Originally hailing from Australia, now based in Los Angeles, David “Meggs” Hooke creates explosive figurative works and murals using bright colors and raw textures. For his upcoming solo at Beyond Eden Art Fair in Los Angeles, Meggs looked beyond his usual comic book and mythological influences and turned to his natural environment. Titled “Paving Paradise”, his exhibit looks at the duality of our relationship between nature and that which is man-made. “It questions our effect on the planet’s rapidly diminishing natural resources, and where our values lie as living beings on this planet,” he told Hi-Fructose in a recent studio visit.
In the imagination of 1986, Frankenstein creatures made of sheeps’ skulls, spoons and scrap metal inhabit a world populated by steel flowers and paper birds. Georgie Seccull (aka 1986) is the Melbourne-based artist behind the fantastic installations, whose gigantic scale and raw aesthetic are reminiscent of prehistoric times. Using a combination of salvaged and recycled materials, 1986 builds installations with eccentric materials like computer parts and utensils for the wings of beetles. By merging organic matter like bamboo leaves, acorns and kumquats with modern instruments used in technology and mechanics, 1986 hurls forces of the past and future together to create otherworldly beings in the present.
Brooklyn based sculptor Dustin Yellin (previously covered here) has earned acclaim for his monumental figures made of collaged materials inside of glass panels. The artist calls them “paintings-sculptures” for his combined use of drawings, paintings, magazine clippings, and three-dimensional works, weighing 12 tons at their largest. Inspired by 19th century taxonomic art, Yellin’s work focuses on otherworldly mutations of living things, especially plants and insects. His recently completed “Psychogeographies” is now on permanent display at the Kennedy Center for the Performing Arts, Washington, DC.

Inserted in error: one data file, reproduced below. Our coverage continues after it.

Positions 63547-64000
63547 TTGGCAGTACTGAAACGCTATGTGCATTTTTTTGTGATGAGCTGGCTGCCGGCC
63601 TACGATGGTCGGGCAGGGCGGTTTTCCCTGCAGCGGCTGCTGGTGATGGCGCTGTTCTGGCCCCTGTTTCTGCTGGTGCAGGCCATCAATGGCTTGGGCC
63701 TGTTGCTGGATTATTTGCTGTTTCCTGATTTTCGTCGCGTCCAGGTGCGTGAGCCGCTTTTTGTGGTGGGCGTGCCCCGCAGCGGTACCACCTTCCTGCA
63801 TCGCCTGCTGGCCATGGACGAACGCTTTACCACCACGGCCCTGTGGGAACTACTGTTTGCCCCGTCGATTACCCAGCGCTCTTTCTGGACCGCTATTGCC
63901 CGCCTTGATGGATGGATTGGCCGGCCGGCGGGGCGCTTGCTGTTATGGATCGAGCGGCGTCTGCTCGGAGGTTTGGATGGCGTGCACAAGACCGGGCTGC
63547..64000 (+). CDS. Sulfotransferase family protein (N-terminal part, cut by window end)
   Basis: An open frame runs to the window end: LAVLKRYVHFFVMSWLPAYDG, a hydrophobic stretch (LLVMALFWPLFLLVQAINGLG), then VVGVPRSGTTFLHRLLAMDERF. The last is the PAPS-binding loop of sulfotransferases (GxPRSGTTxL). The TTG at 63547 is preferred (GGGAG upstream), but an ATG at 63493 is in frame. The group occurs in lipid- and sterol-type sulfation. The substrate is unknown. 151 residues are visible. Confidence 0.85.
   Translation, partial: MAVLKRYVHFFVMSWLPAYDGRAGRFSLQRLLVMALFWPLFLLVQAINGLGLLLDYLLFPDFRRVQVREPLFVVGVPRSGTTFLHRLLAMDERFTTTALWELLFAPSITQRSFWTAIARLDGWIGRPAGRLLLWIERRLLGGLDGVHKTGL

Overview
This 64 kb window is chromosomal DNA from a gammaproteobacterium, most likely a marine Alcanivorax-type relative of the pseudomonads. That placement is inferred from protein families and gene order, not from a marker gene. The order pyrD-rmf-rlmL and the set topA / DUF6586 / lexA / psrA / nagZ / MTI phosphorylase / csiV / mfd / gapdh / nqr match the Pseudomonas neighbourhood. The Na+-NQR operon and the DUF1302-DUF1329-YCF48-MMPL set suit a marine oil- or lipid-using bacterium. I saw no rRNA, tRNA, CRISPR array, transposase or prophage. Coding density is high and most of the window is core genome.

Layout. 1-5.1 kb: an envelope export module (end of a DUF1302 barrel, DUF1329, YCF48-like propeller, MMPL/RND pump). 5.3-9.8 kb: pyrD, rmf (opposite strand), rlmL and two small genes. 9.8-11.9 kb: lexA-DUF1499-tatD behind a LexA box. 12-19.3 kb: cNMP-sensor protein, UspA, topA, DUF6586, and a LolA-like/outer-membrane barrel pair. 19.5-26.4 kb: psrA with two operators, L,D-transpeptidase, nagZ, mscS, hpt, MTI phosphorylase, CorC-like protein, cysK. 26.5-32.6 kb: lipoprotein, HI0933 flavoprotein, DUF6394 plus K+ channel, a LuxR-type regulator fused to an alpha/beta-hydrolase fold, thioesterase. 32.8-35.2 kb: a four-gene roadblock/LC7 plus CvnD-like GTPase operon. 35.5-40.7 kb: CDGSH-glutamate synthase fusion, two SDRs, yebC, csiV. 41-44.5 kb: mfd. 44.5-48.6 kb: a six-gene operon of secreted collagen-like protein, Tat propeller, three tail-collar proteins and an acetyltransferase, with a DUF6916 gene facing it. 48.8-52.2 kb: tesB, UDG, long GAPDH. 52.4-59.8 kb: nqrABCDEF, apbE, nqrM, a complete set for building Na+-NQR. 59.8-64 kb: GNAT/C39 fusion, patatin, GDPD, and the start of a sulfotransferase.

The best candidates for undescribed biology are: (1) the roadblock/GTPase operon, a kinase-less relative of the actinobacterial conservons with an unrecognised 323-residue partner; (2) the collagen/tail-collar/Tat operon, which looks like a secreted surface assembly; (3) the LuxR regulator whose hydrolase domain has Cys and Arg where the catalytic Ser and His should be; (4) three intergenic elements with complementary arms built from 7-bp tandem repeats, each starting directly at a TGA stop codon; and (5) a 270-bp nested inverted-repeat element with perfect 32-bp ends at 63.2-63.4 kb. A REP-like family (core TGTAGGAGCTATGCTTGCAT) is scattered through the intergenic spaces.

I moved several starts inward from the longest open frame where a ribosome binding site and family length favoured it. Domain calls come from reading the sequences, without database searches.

Acrobatic bodies, dismembered heads and elongated limbs stack, twist, and slide among one another to create complex human compositions. The new paintings by Richard Colman are now on display in his solo exhibition, “Faces, Figures, Places, and Things,” as the inaugural exhibition for San Francisco’s Chandran Gallery. The colorful artworks apply both subtle and obvious, real and fantastical instances of human behavior to explore the intricacies and curiosities of human relations. Coleman’s use of minimalist forms and color blocking guide one to focus on the content of his paintings as opposed to their surface aesthetics.
Most of us flinch when we see a bad bruise. Finland born, Helsinki based artist Riikka Hyvönen sees an inspiring myriad of colors that tell a story. Her art combines hyperrealism painting with sculptural elements, pop and kitsch styles, taking the pain that we have all experienced at some point and making it strangely alluring. She calls bruises “kisses”, specifically worn by roller derby girls, of which she collects photographs and then reinterprets into large-scale artworks.
Matt Linares “The Second Key Master”
Tattooed doves and pygmy giraffes, singing harpies and suited wolverines are now on display at Portland’s Antler Gallery as part of “Unnatural Histories IV.” The exhibition, as previously reported earlier this month, is the fourth edition of a major group show featuring work by 27 artists who merge human with animal to create fantastic creatures. Some are whimsical like Redd Walitzki’s “Pygmy Mountain Giraffe,” which the artist describes as being particularly fond of “salt water taffy left behind by careless tourists” and Morgaine Faye’s “Wadjet,” the Egyptian god and protector of kings and women in childbirth. To accompany her single rainbow winged bird, Faye wrote a poem detailing the omnipresence of her imagined “Protector of the Pharaohs.”